The original trailer to THE MOSQUITO COAST with Harrison Ford!

JOHNNY CHAZZ: The "suspension" of reality as you refer to here Jer is well taken and hits home with our topic at hand this week. What the audience interprets as "fantasy" certainly qualifies as a worthy escape, and thus - audiences find themselves in that hypnotic-state.
Hitchcock films including the likes of "Vertigo", Fellini's "Roma" or "8 1/2", any film from Yasujiro Ozu ("Tokyo Story", "Early Summer" and "Late Spring") or even "Wild Strawberries" from Bergman could fall into this realm of outstanding dream-like and late-nite films that have a profound impact on us at a subconscious level. How about Godard's "Breathless" or Antonioni's "The Passenger"? Where do we place Francois Ozon's "Swimming Pool" from 2003 or Haneke's "Cache" (2005)? The transitions used in terms of score, lighting, editing and pacing virtually would begin at the end of one scene and simply dissolve into the next - just like a dream.

How about "Inception" (2010) as another film that recently placed us in a hypnotic state? Heck, during that film my occasional move to my popcorn bag was my own little "totem" in a sense.
Christopher Nolan's Oscar nominated film INCEPTION

A nice selection of films you have chosen here Jer including works from Kubrick, Lynch, Stone, and Coppola (S.) with the common theme of that late-night, hypnotic trance that these films seem to put you in - and there is real truth in the fact that they work best in the wee-hours. Thus, the topic for this week: The power of films to hypnotize us and to impact us at deep, subconscious levels.

So, we turn the attention of this blog over to our audience to see what films in particular hold them in that hypnotic-grip when watching. In essence - what films out there simply engross you when you experience them? Are we just mesmerized and transfixed visually, or are we simply being controlled / hypnotized by the hand of the director and the players? Perhaps the power lies within: Films have the power to change and to alter the way we think and feel about the world around us. Is it subliminal per se? Is it really fair, or is it in a bizarre sense....a violation? We leave this for you decide this week ~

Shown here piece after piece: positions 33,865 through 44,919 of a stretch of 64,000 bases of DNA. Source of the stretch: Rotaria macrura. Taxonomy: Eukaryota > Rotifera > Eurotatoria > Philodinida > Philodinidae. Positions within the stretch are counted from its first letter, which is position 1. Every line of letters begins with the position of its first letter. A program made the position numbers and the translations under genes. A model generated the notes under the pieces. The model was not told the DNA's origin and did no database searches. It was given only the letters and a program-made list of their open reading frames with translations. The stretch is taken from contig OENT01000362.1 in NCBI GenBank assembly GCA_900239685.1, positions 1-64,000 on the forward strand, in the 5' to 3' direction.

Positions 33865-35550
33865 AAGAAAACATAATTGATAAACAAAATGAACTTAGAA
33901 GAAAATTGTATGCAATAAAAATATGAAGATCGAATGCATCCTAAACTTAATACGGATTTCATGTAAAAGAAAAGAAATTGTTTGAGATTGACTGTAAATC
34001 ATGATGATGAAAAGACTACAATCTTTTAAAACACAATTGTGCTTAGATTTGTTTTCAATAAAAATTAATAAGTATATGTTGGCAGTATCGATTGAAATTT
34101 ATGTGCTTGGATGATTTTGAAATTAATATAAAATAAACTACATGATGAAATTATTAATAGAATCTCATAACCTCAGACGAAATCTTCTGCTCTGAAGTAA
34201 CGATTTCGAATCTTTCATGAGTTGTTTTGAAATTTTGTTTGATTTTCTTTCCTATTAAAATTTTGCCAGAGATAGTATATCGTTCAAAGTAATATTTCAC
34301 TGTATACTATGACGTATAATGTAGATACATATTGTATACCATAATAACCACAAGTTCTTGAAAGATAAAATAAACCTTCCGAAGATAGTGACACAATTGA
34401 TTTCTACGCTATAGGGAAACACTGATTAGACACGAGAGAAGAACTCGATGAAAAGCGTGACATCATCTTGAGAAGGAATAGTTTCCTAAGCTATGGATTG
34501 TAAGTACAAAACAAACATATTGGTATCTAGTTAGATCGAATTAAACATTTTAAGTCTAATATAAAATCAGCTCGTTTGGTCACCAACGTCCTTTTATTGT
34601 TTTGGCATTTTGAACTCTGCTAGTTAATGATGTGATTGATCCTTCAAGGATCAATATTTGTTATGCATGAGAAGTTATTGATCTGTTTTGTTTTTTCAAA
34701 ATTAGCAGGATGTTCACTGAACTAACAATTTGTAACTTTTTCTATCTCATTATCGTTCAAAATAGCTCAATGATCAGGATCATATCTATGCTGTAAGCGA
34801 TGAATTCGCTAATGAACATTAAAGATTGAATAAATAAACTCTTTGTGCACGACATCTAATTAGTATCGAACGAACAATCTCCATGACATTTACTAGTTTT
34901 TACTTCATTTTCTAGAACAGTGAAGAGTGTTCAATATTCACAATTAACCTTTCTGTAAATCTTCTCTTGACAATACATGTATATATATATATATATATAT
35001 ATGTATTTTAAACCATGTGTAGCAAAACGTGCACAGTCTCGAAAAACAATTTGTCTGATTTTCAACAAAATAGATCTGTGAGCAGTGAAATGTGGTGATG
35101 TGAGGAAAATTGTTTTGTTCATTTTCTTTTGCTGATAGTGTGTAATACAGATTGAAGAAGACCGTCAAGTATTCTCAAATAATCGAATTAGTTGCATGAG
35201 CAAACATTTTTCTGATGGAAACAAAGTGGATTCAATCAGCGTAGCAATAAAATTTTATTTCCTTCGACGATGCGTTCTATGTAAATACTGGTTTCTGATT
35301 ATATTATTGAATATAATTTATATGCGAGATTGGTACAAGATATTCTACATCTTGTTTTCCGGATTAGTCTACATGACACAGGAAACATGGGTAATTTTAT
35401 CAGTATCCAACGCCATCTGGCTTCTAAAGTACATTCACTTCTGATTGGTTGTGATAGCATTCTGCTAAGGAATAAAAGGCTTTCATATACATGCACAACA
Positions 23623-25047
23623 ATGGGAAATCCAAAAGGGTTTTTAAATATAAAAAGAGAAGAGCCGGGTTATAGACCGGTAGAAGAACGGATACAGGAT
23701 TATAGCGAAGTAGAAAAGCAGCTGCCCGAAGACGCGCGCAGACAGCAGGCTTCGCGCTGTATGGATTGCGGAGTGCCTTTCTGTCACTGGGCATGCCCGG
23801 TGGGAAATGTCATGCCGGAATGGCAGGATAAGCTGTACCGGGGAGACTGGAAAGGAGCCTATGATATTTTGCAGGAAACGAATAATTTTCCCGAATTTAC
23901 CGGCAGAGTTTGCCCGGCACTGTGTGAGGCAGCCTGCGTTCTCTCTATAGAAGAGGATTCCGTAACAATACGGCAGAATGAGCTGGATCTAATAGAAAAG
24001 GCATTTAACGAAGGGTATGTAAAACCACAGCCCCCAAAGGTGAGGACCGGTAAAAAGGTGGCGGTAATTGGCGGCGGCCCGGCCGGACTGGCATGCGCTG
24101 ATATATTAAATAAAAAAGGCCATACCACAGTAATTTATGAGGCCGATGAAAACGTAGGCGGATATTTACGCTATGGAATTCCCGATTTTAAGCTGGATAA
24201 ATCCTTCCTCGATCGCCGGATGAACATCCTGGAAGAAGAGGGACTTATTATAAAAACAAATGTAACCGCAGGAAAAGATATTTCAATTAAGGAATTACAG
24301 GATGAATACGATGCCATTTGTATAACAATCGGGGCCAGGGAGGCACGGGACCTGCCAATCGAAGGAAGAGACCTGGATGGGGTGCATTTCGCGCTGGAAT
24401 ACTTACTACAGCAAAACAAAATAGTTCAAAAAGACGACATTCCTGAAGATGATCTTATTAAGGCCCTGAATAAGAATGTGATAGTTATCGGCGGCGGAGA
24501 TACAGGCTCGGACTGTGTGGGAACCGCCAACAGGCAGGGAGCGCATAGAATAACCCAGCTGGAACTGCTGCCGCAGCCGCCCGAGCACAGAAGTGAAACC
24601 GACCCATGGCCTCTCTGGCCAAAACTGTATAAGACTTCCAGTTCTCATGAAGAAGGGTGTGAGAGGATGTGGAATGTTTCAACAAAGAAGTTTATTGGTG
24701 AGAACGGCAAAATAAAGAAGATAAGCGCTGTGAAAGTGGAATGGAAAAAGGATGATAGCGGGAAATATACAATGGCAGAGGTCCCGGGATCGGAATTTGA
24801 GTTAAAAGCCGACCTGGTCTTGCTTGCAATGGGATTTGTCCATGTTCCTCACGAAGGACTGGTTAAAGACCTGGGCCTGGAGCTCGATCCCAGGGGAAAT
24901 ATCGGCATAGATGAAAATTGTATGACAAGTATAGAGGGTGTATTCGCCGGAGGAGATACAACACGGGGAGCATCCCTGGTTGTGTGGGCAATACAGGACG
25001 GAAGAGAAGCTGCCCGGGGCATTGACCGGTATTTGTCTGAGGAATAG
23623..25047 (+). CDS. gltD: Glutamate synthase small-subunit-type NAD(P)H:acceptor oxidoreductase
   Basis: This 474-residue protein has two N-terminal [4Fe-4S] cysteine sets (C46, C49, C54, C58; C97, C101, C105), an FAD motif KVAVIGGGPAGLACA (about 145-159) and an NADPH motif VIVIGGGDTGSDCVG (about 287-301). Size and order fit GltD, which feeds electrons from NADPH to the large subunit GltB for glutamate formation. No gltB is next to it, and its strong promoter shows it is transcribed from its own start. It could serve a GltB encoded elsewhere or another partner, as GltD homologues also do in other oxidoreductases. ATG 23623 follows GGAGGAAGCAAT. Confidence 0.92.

Tune in next on WEDNESDAY FEBRUARY 29th, 2012 for a very special look at the Academy Award results. You do not want to miss what we will have to say about who won and who deserved to win!

Have you visited the official CINEMA: COUNTERPOINT page on YOUTUBE? Check out classic and contemporary trailers, scenes and other great trips down memory lane! Just click the link and check out the "Favorites" on our site! Enjoy!


  1. I have blogged on your guys' page a few time before and yes, I am back! I liked this weeks topic and it really is so incredible to think how movies can hypnotize us and almost make us think and do the things they want. Great movies play on our subconscious as "Chazz" said and I like both of your choices of movies this week on the topic. "Eternal Sunshine of the Spotless Mind" and "The Shawshank Reddemoption" are a couple others that I would like to add to the list. It is still a very cool site u guys, and keep up the good work!(Gerald, Astoria - Oregon)

  2. Great having you re-visit us, are always welocmed! Gret titles you added- on from your end as well! Film has such a broad range of what its abilities can do for us and to us...escapism has always been key. Thank you for coming around and please continue to read what we have to say!

  3. All movies seem to put me in a trance and some are much better at doing that than others. I guess it is the real power of what movies can do. $10 a ticket? It's always worth it to me. **David from Dallas, Texas

  4. Well said, David! I agree that I do not mind paying $10 for a ticket...I know that I have paid more, depending on the occasion. When done right, film works as a means of taking us away and we are all passengers on a flight in the hands of the film makers!